Characterizing demographics, comorbidities, and costs of care among populations with Duchenne muscular dystrophy with Medicaid and commercial coverage

Alexa C. Klimchak, Shelagh M. Szabo, Christina Qian, Evan Popoff, Susan Iannaccone, Katherine L. Gooch

Research output: Contribution to journalArticlepeer-review

Abstract

BACKGROUND: Duchenne muscular dystrophy (DMD) is a severe X-linked progressive neurodegenerative disease characterized by loss of ambulation, cardiomyopathy, respiratory insufficiency, and early mortality. Few data are available that describe the direct medical costs among patients with DMD in the United States. OBJECTIVE: To characterize the demographics, comorbidity burden, and direct monthly costs of care among patients with DMD with Medicaid and with commercial insurance coverage. METHODS: IBM MarketScan Commercial and Multi-State Medicaid claims (2013-2018) were used to identify males aged 30 years or under with diagnostic codes for muscular dystrophy or DMD; additional exclusion criteria were applied to identify those with probable DMD. Baseline characteristics and comorbidities were tabulated. The frequency of health care resource use and median (interquartile range [IQR]) monthly costs (in 2018 USD) were estimated from those with at least 12 months of continuous follow-up. RESULTS: Median (IQR) baseline ages were similar between the Medicaid (14 [9-20] years; n=2,007) and commercial (15 [9-21] years; n=1,964) DMD cohorts. The frequency of comorbidities over the period was slightly higher with those on Medicaid. The median duration of follow-up was 3.1 years among members of the Medicaid DMD cohort and 1.7 years among the commercial DMD cohort. Median monthly resource use was generally higher among the Medicaid DMD cohort; nonetheless, median (IQR) monthly costs were similar at $1,735 ($367-$5,281) for the Medicaid DMD cohort vs $1,883 ($657-$6,796) for the commercial DMD cohort. CONCLUSIONS: The demographic characteristics and median direct medical costs were similar between patients with commercial vs Medicaid coverage, even though patients with Medicaid coverage had higher resource use. Despite challenges in definitively identifying DMD patients using claims data, these findings help characterize contemporary DMD populations in the United States and the related direct economic burden to the payer.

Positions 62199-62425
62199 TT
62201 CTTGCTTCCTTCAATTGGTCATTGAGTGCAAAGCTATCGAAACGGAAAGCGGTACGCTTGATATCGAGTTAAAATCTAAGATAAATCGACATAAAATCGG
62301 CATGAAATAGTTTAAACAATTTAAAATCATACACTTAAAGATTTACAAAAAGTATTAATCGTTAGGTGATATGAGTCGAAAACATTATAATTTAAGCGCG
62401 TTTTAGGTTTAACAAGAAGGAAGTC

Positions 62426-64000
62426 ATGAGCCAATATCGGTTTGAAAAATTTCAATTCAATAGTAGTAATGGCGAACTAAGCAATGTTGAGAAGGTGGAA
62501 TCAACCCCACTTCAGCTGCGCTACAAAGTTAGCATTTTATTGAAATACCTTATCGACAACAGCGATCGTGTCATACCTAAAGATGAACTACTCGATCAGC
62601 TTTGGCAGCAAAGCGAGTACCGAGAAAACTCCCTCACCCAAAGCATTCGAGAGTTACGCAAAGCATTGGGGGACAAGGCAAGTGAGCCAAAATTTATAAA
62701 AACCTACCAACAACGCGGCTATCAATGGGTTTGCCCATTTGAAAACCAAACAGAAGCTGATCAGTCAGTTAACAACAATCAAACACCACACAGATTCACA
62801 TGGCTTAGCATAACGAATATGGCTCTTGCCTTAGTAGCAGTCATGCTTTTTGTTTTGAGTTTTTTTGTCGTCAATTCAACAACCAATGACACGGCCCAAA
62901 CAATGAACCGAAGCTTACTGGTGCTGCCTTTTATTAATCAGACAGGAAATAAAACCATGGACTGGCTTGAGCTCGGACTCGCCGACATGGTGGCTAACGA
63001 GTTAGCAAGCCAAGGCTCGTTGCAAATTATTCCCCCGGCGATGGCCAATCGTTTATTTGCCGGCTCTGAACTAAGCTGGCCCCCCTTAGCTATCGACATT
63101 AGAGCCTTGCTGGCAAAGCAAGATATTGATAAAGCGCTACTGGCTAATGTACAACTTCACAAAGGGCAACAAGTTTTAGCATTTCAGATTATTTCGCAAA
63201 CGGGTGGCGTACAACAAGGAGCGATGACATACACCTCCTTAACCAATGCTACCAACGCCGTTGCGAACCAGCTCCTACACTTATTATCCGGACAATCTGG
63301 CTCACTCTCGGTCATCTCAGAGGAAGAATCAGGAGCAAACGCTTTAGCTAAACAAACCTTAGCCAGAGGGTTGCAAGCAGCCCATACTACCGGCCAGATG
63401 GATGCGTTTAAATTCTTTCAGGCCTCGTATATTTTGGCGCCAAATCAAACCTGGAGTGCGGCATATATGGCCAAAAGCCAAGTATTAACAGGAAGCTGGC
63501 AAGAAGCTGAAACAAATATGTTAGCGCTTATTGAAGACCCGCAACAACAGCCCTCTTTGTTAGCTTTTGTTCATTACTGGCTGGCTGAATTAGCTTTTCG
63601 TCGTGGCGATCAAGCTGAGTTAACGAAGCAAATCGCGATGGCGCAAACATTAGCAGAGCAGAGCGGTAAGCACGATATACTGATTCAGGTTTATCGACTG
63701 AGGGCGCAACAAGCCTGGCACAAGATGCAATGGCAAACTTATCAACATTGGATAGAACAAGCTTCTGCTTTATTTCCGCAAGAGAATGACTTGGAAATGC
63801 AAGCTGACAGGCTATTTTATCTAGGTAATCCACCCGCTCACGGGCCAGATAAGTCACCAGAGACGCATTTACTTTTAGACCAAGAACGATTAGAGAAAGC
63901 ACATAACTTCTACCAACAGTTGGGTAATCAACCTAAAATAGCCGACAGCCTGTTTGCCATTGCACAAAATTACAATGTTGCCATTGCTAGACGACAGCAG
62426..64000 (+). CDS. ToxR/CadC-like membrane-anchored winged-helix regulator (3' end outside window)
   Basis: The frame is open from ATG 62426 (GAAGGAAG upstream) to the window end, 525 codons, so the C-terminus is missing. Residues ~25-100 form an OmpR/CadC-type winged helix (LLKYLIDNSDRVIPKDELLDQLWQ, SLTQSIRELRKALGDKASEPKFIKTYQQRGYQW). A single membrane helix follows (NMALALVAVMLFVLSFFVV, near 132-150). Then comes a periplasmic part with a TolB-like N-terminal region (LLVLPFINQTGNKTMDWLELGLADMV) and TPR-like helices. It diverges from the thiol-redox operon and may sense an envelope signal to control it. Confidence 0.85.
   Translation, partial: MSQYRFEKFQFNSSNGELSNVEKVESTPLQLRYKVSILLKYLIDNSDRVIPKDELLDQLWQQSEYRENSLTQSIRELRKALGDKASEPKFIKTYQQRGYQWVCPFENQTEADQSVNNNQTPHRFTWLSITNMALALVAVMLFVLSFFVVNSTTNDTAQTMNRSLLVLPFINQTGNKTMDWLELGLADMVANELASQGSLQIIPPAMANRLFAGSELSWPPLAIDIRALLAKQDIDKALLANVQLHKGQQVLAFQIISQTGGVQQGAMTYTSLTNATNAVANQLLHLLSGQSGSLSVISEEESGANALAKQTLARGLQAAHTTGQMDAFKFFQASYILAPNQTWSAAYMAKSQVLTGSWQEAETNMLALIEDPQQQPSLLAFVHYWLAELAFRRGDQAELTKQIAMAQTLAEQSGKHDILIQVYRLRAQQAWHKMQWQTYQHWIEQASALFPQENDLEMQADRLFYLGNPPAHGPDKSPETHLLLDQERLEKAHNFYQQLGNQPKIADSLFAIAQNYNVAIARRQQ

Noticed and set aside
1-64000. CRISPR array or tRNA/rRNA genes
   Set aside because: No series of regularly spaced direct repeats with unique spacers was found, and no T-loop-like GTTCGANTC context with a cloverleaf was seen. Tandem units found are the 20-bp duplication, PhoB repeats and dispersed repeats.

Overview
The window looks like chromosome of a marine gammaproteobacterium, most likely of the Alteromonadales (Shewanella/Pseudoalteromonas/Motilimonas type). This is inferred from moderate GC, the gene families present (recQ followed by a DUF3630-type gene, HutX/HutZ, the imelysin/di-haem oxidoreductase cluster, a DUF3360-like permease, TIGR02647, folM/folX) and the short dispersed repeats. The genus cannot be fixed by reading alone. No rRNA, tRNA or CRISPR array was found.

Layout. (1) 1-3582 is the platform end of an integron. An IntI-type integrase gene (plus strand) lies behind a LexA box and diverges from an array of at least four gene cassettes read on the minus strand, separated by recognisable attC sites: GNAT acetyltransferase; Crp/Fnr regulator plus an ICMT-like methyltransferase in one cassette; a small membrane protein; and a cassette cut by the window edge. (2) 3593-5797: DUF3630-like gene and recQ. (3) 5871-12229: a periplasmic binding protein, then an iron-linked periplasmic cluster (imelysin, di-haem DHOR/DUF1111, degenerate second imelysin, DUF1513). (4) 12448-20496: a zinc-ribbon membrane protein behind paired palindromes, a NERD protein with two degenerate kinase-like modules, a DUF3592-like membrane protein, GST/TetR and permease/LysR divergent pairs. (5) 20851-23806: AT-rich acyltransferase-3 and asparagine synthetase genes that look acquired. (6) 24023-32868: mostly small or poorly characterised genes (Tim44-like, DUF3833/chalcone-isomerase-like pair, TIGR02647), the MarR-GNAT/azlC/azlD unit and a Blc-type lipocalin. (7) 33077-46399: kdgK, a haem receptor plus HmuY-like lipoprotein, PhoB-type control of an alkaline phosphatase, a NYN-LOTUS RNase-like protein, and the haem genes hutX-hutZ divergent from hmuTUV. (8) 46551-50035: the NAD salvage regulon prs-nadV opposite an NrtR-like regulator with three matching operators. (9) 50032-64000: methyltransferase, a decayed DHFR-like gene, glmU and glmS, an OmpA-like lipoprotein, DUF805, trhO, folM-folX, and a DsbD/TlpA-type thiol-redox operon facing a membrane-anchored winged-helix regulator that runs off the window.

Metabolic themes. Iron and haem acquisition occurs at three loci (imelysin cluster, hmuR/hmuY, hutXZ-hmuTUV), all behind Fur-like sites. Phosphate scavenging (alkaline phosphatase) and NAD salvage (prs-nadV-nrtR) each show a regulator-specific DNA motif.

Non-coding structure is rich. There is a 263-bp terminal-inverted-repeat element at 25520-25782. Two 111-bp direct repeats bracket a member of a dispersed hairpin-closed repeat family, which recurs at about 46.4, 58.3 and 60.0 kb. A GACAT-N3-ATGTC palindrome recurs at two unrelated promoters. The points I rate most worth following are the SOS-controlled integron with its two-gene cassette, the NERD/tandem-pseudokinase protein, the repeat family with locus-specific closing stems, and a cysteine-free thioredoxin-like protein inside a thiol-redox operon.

Original languageEnglish (US)
Pages (from-to)1426-1437
Number of pages12
JournalJournal of managed care & specialty pharmacy
Volume27
Issue number10
DOIs
StatePublished - Oct 2021

ASJC Scopus subject areas

  • Pharmacy
  • Pharmaceutical Science
  • Health Policy

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